Exactly 30 years ago, on Sept. 14, 1985, the Canadian men’s national team experienced one of its highest highs, qualifying for the FIFA World Cup for the first (and thus far, only) time.
Slightly less than three years ago, the team endured one of its lowest lows, tumbling out of World Cup qualifying with a thoroughly humiliating 8-1 defeat.
In both instances, the nation on the other side of the field was Honduras.
The Central American country of about 8 million people has played an outsized role in Canada’s World Cup quests over the last three decades. It shall be again on the road to Russia for the 2018 World Cup, as Canada Soccer announced on Monday afternoon that Les Rouges will begin play in the semifinal round of qualifying on Nov. 13 in Vancouver against, you guessed it, Honduras.
The game at BC Place will be the first opportunity in a decade for fans in Vancouver to see the men’s national team play in their backyard, as well as a chance for Canada to avenge the aforementioned 8-1 disaster from October 2012.
While November’s game will surely be well received by fans on the west coast – already riding a soccer-related high this year, with the Women’s World Cup and a terrific season by the Vancouver Whitecaps – the choice of locale for this massive World Cup qualifier has caused some consternation elsewhere in Canada.
Some would have preferred an outdoor locale (such as Edmonton or Ottawa), where chilly autumn temperatures might have given the home side an advantage. After all, when Canada head down to San Pedro Sula, the Hondurans often put the game at midday to ratchet up the heat. Should Canada be similarly strategic with its home legs?
Interestingly, that decisive game back on Sept. 14, 1985, was not played in one of Canada’s major urban centers. It was held in front of a raucous, pro-Canada crowd at King George V Park in St. John’s, Newfoundland.
There’s an apocryphal tale about a collection of Honduran fans who missed out on the game because they mistakenly went to St. John, New Brunswick instead. However true it may be, the home fans who did make the game were delighted by a 2-1 victory that sent Canada to Mexico 1986.
It’s impossible to quantify the impact of the crowd, the venue or the weather on that day’s outcome. The only certainty is that in a do-or-die competitive scenario against Honduras, the Canadian team stepped up and won.
The team did it again in qualifying for the 1994 World Cup, beating Honduras 3-1 at Swangard Stadium in Burnaby (just outside Vancouver) on April 18, 1993.
But those glorious days would prove to be outliers, rather than the start of a trend. Something changed in the run-up to the 2006 competition—Honduras, perhaps in delayed revenge for 1985, became the bane of Canada’s soccer existence.
The two teams were drawn together in the semifinal round of qualifying ahead of Germany 2006, with their first meeting coming on Sept. 4, 2004, at Commonwealth Stadium in Edmonton. An 82nd-minute goal by Jason de Vos looked to be enough to give the home side the victory.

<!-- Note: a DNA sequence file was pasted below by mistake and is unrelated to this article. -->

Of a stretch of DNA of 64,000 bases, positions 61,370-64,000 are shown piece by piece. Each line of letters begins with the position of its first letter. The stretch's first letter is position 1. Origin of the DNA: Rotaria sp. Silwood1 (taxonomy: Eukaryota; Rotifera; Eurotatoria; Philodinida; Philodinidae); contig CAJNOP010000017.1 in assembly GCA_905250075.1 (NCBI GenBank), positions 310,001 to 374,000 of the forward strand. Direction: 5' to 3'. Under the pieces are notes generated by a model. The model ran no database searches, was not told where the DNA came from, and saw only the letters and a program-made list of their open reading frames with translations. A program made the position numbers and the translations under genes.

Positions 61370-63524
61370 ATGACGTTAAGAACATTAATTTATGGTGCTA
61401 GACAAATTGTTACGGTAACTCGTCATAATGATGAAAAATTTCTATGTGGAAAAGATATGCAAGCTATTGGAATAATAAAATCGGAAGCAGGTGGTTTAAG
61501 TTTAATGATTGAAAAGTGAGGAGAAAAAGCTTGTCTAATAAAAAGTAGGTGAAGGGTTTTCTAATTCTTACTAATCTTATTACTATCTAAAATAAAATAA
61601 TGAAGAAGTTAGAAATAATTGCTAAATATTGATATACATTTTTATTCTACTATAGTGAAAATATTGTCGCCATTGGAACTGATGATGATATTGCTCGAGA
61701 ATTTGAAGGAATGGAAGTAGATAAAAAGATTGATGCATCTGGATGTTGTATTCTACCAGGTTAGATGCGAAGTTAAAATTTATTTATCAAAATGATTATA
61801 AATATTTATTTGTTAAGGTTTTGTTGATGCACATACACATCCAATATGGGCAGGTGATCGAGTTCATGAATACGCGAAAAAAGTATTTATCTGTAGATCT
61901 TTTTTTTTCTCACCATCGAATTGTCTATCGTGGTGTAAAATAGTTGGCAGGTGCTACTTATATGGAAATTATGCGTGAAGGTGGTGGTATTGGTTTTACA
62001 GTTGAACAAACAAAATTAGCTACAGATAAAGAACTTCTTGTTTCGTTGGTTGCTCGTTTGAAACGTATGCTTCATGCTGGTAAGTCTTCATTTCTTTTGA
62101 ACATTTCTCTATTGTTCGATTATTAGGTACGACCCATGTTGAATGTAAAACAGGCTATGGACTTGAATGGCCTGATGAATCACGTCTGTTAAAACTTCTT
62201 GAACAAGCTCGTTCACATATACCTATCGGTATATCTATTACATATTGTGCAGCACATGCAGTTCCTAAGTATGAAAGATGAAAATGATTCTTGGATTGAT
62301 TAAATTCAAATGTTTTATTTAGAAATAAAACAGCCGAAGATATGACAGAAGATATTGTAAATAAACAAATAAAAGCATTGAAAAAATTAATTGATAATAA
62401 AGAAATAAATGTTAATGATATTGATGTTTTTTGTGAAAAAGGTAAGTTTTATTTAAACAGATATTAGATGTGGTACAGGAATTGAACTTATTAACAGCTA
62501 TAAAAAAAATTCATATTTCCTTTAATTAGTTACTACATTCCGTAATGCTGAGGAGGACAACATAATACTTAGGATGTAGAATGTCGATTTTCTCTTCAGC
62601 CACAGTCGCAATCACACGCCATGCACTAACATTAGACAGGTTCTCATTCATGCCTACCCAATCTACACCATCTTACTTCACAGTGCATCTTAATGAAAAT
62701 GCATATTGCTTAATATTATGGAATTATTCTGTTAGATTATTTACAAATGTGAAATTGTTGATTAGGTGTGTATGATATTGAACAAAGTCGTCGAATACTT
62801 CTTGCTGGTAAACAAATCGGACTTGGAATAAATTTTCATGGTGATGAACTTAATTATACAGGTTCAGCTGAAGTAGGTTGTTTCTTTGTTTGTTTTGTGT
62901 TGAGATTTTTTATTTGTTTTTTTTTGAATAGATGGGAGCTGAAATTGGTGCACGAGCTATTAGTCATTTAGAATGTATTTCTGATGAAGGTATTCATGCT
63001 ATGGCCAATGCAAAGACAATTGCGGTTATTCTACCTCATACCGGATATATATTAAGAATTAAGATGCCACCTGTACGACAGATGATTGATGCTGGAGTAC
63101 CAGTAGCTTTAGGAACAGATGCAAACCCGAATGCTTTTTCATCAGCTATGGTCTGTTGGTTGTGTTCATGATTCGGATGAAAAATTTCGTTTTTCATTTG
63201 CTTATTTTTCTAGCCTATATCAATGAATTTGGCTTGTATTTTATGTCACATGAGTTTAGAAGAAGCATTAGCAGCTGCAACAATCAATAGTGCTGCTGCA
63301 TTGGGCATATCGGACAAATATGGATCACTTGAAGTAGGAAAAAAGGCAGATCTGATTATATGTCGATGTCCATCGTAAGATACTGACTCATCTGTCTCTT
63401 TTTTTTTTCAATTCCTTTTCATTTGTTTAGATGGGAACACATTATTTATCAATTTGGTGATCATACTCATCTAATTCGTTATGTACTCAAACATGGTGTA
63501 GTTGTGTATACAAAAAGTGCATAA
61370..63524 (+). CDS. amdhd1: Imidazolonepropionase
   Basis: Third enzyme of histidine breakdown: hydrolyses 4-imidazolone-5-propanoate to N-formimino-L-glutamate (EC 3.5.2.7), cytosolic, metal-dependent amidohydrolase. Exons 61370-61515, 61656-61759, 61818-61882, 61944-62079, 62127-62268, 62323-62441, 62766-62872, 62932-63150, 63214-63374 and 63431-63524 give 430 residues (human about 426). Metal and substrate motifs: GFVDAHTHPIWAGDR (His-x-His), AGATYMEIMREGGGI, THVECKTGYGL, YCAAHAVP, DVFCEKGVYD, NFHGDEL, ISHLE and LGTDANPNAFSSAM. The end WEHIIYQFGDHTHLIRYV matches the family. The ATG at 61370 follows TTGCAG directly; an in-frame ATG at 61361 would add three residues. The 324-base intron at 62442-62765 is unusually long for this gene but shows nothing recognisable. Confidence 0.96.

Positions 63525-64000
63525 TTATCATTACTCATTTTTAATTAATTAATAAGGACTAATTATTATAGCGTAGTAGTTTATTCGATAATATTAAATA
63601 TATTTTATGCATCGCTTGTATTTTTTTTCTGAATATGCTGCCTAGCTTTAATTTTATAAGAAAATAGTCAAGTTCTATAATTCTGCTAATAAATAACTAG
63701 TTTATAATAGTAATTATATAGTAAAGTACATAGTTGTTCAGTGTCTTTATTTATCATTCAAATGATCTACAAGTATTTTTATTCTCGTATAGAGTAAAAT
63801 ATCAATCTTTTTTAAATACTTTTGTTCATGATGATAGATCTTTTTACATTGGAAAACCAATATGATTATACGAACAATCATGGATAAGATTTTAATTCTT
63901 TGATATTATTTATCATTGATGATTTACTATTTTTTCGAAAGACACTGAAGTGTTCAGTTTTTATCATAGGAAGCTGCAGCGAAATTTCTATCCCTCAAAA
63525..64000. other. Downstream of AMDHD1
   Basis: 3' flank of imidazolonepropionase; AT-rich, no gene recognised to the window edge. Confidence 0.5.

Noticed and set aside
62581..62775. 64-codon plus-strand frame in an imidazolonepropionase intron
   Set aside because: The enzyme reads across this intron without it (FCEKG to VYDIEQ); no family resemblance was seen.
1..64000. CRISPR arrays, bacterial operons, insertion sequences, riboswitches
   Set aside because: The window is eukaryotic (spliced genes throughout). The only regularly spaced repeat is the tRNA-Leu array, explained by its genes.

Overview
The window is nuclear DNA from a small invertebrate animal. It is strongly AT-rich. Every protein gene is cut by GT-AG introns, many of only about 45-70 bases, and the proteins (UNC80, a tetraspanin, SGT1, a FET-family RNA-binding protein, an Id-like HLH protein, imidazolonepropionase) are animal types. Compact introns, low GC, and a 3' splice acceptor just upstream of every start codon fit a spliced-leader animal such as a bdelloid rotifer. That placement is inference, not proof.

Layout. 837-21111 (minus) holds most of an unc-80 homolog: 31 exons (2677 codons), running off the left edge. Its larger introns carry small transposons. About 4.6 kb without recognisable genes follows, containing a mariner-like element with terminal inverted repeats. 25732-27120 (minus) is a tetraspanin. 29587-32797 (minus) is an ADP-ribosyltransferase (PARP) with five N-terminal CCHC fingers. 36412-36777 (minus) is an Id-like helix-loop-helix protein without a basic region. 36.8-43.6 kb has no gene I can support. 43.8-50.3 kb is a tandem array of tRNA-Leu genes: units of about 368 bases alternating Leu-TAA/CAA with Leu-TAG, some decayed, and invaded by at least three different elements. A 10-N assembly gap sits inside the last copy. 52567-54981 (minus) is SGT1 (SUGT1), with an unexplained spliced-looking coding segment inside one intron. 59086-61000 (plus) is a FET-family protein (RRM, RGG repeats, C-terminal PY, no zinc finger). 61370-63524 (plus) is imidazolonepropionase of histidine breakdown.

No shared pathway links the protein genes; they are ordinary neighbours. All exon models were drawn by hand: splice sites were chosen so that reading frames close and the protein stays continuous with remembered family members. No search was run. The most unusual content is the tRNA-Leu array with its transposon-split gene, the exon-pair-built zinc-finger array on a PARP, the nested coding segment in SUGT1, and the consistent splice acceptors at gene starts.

But six minutes later, referee Benito Archundia (yes, the villain of the 2007 Gold Cup semifinal, pictured at right) was deceived by a bit of, ahem, “gamesmanship” in the Canadian penalty area. Amado Guevara converted the penalty, and the game ended 1-1.
A month later in San Pedro Sula, a 73rd-minute goal from a 21-year-old Atiba Hutchinson again put Canada ahead. But amidst stifling conditions, Canada conceded an equalizer in second-half stoppage time; though the draw did not mathematically eliminate Canada, it was the spiritual end of their campaign.
Four years later, the sides were once again drawn together in the semifinal round. This time, the scene of their first clash was Stade Saputo in Montreal, on Sept. 6, 2008.
A fourth-minute goal by Adrian Serioux sent the Canadian fans (strongly outnumbered by Honduran supporters on the day) into delirium, but it would be short-lived. Top striker Tomasz Radzinski suffered a freak hand injury late in the first half after sliding into the advertising boards and had to leave the game.
Honduras scored two quick goals in the second half, before a foul (term used loosely) on Guevara resulted in a second yellow for Patrice Bernier, neutering Canada’s chances of a comeback. The 2-1 loss left Canada with just one point from its first two games; a 3-1 defeat in San Pedro Sula a month later would officially end Canada’s attempts to reach South Africa 2010.
In the run-up to Brazil 2014, Canada and Honduras once again met in the semifinal round. Toronto’s BMO Field served as the backdrop for their first showdown of the cycle – but for the third straight time, Les Rouges couldn’t capitalize on their home-field advantage, scraping out just a 0-0 draw.
Then, needing just a single point in the final game of the group stage to reach the Hex, Canada went down to San Pedro Sula (Estadio Olimpico pictured at right) and … well, we all know how that ended.
While neither Honduras nor Canada are among the favorites to make it to Russia 2018, both will feel they have a shot at emerging from what should be a hotly-contested group that also includes Mexico and El Salvador.
The Canadians know, particularly given their history with Honduras, they cannot afford to settle for anything less than a win on Nov. 13.
If Canada leave BC Place with three points, any skepticism about venue selection will surely be cast aside and the team, ideally, can turn the page on what’s been a rather frustrating recent relationship with the Honduran team.
But if, for the fourth straight cycle, Canada see their World Cup dreams dashed by an inability to defeat Honduras? Well then, the soccer gods are making themselves crystal clear.
Next time, we’re going back to St. John’s.